I could see the pig through the slats in the fence of the pigpen as we approached. This was a good looking young pig, probably over 200 pounds. He had a long body and black and white in color.

I approach the pen so I could get a good look at the rear end of this pig. One glance and I stepped away. 

“Those swellings are testicles,” I said.

“But Doctor, they are so large,” Elsie said. “Are you certain, I mean, I have seen lots of testicles but nothing like these?”

“I didn’t make the design, that is just way pigs are put together,” I said. “I am certain, and I have seen a few testicles also. Now you probably have a couple of choices to make with this guy.”

“What do you mean by choices?” Edith said.

“When pigs are not castrated, their testicles will produce products that can flavor the meat when they reach sexual maturity. This guy is close to market weight but has obviously gone through puberty. You may be okay if you slaughter him now rather than waiting until fall. Otherwise, castrating him now would be a good idea.”

“What do you mean when you say flavor the meat?” Elsie asked.

“It is called boar taint,” I said. “It is in the fat, and in bad cases, it will run you out of the house when you put sausage in the frying pan. Some people say it tastes like piss. It probably occurs in 20 to 30 percent of boars slaughtered. The larger he gets, the more the chances that his meat will be tainted.”

“We were hoping to get him bigger,” Edith said. “I mean, he is growing so well.”

“It might be a good idea to talk with the place you are going to have him slaughtered,” I said. “Some of those places won’t even consider hanging a boar in their cooler.”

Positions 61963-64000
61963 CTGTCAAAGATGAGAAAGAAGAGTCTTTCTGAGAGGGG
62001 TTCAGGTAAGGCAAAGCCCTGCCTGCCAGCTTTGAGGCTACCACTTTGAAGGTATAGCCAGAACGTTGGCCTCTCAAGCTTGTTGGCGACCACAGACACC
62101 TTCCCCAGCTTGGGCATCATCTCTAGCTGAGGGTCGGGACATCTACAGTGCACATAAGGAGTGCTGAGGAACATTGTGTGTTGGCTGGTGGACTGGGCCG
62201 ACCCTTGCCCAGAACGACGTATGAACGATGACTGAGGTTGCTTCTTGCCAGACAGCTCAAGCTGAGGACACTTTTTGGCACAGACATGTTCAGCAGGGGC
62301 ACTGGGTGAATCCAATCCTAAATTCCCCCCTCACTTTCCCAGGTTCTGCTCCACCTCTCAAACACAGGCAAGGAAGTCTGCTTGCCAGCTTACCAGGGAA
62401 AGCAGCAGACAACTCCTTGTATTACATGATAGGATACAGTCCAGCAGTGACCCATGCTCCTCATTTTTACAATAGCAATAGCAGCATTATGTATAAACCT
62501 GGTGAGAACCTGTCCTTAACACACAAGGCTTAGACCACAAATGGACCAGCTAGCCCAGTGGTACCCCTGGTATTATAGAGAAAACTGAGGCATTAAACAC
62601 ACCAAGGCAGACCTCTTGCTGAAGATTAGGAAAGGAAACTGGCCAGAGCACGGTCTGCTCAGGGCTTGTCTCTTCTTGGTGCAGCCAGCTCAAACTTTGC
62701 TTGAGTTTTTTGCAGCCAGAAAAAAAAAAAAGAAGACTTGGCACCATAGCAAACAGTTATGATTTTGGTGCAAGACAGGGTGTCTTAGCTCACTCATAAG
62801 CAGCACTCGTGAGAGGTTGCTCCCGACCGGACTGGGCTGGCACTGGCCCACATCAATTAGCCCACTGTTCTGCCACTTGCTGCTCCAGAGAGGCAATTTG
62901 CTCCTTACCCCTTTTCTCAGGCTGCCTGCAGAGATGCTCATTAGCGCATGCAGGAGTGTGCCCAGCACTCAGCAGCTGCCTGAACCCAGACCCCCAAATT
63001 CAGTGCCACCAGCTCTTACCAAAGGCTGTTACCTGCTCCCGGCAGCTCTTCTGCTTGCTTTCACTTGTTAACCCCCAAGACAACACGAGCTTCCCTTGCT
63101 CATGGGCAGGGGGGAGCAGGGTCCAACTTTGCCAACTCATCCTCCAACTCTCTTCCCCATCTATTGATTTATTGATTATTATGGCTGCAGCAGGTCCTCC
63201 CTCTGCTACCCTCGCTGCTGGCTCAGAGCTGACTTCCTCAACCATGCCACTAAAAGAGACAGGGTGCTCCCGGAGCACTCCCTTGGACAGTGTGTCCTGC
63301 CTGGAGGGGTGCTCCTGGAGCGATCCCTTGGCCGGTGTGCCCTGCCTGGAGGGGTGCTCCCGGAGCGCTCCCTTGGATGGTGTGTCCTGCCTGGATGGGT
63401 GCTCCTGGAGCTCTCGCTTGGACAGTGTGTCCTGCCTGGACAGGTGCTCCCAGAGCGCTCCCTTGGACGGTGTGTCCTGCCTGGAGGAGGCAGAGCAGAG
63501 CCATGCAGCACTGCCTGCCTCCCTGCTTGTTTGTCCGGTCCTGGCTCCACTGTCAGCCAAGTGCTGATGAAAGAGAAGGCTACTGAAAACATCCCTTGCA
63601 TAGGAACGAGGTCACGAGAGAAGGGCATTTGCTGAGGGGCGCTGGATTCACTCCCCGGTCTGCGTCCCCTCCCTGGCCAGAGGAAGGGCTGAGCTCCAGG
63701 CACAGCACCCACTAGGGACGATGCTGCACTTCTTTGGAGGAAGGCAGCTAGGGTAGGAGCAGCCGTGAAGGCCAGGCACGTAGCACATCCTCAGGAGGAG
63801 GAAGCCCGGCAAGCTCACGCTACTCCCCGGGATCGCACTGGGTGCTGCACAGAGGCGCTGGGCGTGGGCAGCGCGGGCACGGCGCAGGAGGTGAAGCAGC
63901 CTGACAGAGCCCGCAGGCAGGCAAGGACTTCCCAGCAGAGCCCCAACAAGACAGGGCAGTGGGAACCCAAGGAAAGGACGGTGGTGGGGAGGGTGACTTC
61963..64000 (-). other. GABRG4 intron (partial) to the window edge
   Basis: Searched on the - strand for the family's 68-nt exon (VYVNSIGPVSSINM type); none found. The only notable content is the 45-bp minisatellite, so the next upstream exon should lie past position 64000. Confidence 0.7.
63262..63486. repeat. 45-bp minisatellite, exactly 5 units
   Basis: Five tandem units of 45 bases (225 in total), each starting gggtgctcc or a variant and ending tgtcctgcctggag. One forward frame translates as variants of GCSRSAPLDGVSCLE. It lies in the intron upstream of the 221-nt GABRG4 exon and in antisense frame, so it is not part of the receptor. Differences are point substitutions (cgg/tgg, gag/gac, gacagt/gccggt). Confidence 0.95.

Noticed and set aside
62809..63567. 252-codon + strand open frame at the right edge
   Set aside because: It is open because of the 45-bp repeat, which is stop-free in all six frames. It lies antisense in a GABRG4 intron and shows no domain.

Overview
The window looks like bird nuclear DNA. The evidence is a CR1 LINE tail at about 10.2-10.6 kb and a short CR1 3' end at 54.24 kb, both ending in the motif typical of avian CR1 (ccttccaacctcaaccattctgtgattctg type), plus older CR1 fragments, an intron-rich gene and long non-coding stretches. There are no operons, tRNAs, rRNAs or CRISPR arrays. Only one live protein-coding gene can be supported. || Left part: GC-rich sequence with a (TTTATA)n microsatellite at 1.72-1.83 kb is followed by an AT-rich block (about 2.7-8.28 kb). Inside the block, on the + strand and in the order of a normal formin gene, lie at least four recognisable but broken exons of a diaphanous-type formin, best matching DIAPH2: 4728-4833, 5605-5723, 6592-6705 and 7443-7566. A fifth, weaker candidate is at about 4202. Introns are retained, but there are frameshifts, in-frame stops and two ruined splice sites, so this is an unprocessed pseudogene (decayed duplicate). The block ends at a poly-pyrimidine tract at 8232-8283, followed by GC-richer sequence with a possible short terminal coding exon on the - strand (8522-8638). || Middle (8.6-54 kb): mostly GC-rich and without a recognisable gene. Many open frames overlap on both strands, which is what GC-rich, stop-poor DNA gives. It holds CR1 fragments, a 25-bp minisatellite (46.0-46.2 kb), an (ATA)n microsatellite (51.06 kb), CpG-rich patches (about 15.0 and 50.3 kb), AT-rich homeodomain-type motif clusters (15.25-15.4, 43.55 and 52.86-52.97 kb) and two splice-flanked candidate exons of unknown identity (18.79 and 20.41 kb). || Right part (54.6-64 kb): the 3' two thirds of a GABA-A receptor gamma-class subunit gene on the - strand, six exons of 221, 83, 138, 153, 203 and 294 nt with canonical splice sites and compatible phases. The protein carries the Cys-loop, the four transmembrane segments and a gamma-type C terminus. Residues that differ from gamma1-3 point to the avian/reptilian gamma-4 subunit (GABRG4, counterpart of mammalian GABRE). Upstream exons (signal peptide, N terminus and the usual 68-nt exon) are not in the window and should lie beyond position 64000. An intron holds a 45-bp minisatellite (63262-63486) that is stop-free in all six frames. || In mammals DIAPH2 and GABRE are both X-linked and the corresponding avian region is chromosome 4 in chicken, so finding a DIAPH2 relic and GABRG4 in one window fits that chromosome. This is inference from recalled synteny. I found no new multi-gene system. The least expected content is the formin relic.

“A boar, I have been told you can’t eat a boar,” Elsie asked. “When do you start calling him a boar?”

“I would say about when those testicles start hanging there, so they are noticed. That is why I would suggest you either slaughter him now or have him castrated.”

“And I suppose that castrating him is going to cost some money,” Edith said. “That will sort of change the economics of this whole project.”

“At this age, if I castrate him, it will require anesthesia,” I said. “And yes, it will cost a little money. Actually, there will be more expenses than just the surgery and anesthesia. The procedure always comes with some risks, and he will lose some of his growth. That is why it is so much easier to do it when they are a few days old.”

“We will give it some thought,” Elsie said. “But I think we will go ahead and slaughter him on our original schedule. The odds are in our favor.”

It was sometime in November when Edith stopped by the clinic to let me know that I was probably correct.

“Elsie still is determined to eat that pork, but I make her cook it outside on the barbecue,” Edith said. “It is just like you said it would be when it hits the frying pan, it runs me out of the house. I won’t touch the stuff, but Elsie isn’t going to admit that she was wrong in her decision. She says it ain’t too bad.”

Photo by Leah Kelley from Pexels

Published by d.e.larsen.dvm

Country vet for over 40 years in Sweet Home Oregon. I graduated from Colorado State University in 1975. I practiced in Enumclaw Washington for a year and a half before moving to Sweet Home to start a practice.